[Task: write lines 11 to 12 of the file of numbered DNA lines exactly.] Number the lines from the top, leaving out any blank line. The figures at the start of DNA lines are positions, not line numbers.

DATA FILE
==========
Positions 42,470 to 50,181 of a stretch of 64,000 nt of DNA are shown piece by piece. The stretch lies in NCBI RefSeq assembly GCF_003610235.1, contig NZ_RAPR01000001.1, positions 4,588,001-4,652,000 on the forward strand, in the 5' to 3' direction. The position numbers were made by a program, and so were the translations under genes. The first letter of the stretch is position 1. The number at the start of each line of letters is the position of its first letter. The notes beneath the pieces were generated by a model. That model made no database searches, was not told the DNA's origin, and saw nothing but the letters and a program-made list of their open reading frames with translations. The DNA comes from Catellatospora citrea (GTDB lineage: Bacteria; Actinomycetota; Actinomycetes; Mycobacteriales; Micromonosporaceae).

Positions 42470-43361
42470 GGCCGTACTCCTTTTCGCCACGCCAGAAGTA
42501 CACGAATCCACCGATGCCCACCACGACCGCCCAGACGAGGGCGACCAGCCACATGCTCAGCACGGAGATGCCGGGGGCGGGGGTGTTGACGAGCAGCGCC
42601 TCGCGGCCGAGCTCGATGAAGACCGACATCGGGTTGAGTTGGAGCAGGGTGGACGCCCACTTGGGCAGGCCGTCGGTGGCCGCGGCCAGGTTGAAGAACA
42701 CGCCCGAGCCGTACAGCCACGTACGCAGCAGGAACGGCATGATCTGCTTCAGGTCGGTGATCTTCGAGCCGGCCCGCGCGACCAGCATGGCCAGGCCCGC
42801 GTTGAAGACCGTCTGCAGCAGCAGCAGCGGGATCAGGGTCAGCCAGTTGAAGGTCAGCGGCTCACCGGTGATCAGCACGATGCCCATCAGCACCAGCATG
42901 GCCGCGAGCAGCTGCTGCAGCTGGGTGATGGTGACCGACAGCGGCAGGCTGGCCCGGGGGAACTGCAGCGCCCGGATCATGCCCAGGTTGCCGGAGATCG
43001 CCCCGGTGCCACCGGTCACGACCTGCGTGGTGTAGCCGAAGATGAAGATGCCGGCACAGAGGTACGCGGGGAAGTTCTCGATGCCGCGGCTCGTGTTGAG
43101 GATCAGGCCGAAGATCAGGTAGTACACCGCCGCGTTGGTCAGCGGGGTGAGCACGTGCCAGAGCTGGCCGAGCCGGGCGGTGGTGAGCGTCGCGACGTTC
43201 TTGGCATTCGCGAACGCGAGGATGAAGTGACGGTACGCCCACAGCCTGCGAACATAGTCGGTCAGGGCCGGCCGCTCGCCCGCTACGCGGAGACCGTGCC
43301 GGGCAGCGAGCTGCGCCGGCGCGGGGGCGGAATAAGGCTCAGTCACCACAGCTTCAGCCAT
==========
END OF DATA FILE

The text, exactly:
43201 TTGGCATTCGCGAACGCGAGGATGAAGTGACGGTACGCCCACAGCCTGCGAACATAGTCGGTCAGGGCCGGCCGCTCGCCCGCTACGCGGAGACCGTGCC
43301 GGGCAGCGAGCTGCGCCGGCGCGGGGGCGGAATAAGGCTCAGTCACCACAGCTTCAGCCAT